Seismic Songs

An accidental echo
on the line
with the baritone
of your misplaced song.

Waves beneath waves
traverse wires crossed
with the rising beat
of the conductor’s
chevron baton.

The reflected signals
of your chorus
reverberate throughout
the deep,
exchanging tones
with every passing


as your harmonies
silence our ordnance
with their resonance.

A fin whale surfacing in Greenland (Image Credit: Aqqa Rosing-Asvid).

This poem is inspired by new research, which has discovered how whale song echoes can be used to map the ocean floor.

The most common practice for imaging geological structures below the ocean floor is to use loud pulses or ‘shots’ that are produced by using airguns to release air under extremely high pressure, and then monitoring how these pulses are reflected off the ocean floor – with different variations in the reflected sound waves revealing information about what lies beneath. Unfortunately, the loud, repetitive sounds that these airguns produce can result in negative impacts on marine animals. These impacts can include permanent damage to an animal’s hearing, changes in vocalisations which could affect feeding, mating, or navigation, and displacement from habitat. However, new research has found that a more sustainable and environmentally-conscious methodology for imaging these sub-surface structures might come by monitoring the ‘songs’ of fin whales.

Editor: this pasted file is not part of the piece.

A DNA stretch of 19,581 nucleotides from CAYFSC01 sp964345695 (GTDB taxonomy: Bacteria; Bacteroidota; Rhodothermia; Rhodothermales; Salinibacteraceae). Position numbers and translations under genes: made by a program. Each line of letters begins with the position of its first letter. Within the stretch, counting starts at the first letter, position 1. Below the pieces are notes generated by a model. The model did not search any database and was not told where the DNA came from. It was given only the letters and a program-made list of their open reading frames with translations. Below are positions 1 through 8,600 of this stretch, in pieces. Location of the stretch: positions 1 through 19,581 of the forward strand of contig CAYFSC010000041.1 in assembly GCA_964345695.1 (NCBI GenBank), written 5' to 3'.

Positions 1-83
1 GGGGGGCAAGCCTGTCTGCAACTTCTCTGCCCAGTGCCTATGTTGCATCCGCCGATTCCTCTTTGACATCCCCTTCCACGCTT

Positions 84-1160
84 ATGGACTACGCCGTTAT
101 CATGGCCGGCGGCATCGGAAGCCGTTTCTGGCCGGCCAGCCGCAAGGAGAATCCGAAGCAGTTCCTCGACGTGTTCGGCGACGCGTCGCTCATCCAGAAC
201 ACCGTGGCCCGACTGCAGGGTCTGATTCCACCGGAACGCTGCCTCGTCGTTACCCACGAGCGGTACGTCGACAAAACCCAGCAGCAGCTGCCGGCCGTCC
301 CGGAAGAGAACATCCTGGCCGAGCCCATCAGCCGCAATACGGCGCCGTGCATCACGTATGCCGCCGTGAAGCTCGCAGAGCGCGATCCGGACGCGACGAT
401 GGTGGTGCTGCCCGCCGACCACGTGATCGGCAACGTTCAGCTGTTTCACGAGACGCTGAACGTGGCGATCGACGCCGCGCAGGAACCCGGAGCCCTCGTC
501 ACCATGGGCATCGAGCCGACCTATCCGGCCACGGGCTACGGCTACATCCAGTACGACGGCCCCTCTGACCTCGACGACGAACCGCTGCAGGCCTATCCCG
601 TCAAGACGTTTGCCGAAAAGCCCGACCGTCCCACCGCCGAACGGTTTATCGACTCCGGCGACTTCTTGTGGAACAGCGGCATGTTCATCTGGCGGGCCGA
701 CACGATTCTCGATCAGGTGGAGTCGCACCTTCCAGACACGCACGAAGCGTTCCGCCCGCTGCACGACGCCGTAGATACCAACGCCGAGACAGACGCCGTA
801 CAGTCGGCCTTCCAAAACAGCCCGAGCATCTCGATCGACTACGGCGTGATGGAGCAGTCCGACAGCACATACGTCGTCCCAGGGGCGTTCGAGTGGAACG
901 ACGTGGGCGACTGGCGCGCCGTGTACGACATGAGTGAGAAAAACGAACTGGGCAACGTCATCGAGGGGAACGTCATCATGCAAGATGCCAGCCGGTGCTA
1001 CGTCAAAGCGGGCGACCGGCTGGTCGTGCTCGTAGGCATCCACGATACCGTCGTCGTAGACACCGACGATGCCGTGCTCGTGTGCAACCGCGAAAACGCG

Fin whales are dark grey whales with distinctive V-shape markings on their back, and at up to 24 metres in length are the second-largest species on Earth after the blue whale. They also produce low frequency vocalisations that can be heard up to 1,000 kilometres away, making them one of the most powerful biological sounds in the ocean. Ocean-bottom measurement stations that are designed to monitor earthquakes, often pick-up these vocalisations and while researchers have previously used these recordings to track fin whale movements, this is the first-time that whale calls have been used to study the structure of the Earth. Rather than ‘songs’, the vocalisations of the fin whales are more like a series of clicks that can last for several hours at a time, with part of the energy from these clicks travelling through the ocean as a seismic wave. This wave then travels through the oceanic crust, where it is reflected and refracted by the sub-surface structure, and when it is detected again it can reveal information about the structure of Earth, just like the pulses from airguns. Whilst this method of observation is of lower resolution than that produced by airguns it is far less invasive and is also less expensive. As such it presents a complementary method to more conventional studies for understanding what our planet looks like beneath the surface.

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